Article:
Gun Report

Charter Arms Pitbull 9mm No. 79920 9mm Luger, $465

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The largest of the revolvers in the test, the Pitbull was by far the most accurate. With the size increase comes added weight and the bulk of the bigger grip. Concealing this revolver in an ankle holster would be very difficult, so as a true back up, it might be too big. As a primary carry gun we liked it, and because it operates without moon clips, this six-shooter competes favorably head to head with the five-shot S&W 638.

Charter Arms Pitbull 9mm No. 79920 9mm Luger, $465

Gun Details

Manufacturer
Model Name
Model Number
Home Defense
Law Enforcement
Concealed Carry
Recreational
Price
Caliber/Gauge
Caliber Plus Cartridge
Capacity
Weight Unloaded
Warranty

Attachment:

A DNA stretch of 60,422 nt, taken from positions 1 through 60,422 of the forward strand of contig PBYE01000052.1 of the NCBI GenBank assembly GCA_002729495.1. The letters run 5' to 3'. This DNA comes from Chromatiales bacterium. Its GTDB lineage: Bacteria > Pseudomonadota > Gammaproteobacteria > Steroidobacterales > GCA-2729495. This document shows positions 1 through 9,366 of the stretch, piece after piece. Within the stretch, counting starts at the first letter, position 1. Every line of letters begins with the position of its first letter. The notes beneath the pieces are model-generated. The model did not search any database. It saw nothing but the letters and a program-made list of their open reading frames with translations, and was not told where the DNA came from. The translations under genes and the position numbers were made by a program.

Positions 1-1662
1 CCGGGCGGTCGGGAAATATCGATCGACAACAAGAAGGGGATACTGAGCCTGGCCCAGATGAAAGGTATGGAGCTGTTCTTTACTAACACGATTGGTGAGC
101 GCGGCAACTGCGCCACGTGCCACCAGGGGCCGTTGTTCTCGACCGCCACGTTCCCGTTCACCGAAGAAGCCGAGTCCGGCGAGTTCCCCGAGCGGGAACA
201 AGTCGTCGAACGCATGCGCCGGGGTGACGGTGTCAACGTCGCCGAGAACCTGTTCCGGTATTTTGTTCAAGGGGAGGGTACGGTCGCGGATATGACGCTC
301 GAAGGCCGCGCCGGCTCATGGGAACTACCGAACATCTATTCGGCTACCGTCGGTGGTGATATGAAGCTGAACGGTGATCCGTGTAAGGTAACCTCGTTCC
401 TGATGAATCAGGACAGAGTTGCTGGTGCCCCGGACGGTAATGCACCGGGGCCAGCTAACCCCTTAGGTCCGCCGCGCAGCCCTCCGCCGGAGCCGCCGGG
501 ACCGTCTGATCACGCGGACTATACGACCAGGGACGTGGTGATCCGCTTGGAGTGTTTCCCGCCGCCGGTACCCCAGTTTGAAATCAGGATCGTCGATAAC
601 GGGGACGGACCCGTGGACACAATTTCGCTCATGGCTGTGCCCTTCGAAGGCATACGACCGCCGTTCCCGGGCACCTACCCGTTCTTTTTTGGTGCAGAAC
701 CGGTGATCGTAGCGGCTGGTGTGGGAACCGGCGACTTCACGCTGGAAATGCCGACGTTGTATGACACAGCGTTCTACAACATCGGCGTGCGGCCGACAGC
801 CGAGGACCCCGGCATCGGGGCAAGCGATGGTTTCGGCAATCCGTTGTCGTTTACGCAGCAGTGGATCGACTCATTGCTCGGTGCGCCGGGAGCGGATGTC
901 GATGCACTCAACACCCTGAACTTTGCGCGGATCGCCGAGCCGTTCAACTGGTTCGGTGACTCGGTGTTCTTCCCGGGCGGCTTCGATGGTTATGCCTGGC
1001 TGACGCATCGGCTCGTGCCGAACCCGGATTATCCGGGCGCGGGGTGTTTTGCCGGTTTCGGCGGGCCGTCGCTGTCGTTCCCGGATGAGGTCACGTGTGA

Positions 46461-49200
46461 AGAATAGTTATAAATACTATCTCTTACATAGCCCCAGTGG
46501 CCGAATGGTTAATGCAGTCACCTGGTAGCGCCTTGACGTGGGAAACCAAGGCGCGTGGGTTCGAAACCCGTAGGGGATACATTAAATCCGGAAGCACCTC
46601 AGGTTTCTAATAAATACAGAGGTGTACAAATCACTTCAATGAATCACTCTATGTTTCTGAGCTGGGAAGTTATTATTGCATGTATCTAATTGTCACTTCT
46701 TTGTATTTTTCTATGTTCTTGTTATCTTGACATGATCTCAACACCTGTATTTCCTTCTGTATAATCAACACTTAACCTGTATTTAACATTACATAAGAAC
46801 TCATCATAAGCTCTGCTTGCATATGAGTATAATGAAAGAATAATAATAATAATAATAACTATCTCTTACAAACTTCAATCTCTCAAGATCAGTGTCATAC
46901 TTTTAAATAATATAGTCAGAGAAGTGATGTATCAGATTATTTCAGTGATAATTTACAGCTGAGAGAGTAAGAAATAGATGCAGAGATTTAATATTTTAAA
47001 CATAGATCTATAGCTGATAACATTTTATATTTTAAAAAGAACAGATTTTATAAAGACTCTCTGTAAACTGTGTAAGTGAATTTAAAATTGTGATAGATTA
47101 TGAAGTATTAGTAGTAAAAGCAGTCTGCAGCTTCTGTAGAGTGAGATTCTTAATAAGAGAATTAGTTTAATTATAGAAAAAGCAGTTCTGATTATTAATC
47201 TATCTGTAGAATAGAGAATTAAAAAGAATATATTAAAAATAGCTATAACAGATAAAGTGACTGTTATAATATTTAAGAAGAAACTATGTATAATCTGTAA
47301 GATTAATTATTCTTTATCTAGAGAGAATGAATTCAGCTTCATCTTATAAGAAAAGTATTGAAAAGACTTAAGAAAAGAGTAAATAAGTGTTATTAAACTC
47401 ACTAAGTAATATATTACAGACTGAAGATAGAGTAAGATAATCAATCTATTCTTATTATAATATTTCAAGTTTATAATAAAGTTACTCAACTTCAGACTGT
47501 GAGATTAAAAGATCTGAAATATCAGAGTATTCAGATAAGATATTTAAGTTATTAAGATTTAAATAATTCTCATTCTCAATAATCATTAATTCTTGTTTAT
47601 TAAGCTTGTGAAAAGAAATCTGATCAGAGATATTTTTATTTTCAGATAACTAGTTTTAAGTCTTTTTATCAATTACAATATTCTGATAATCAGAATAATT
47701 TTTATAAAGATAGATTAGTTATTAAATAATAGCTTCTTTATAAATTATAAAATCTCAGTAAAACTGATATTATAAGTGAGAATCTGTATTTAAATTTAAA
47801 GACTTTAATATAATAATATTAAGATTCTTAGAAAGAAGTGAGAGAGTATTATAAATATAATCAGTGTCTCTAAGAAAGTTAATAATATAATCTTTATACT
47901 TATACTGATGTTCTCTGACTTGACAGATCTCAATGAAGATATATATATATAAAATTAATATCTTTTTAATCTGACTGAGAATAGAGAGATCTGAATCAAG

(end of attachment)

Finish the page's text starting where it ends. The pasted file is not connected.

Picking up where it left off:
Overall Length
Barrel Length
Sight Radius
Overall Height
Front Strap Height
Back Strap Height
Maximum Width
Grip Thickness Max
Grip Circumference Max
Frame Material
Barrel Material
Grip Material
Trigger Pull Single
Trigger Pull Double
Trigger Span Single
Trigger Span Double

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Here is the key to the Pitbull operation: The spring-loaded plunger (arrow) pops out and engages the case groove. Shells going into the cylinder can sometimes stick if the cartridge is not vertically square with the chamber. A minor point. Ejection worked best with the muzzle up.
For carry, the exposed hammer does present some opportunity for the Charter to get hung up on clothing, but we didn't experience that problem in our testing. The exposed hammer also allows the gun to be shot single action for better accuracy.

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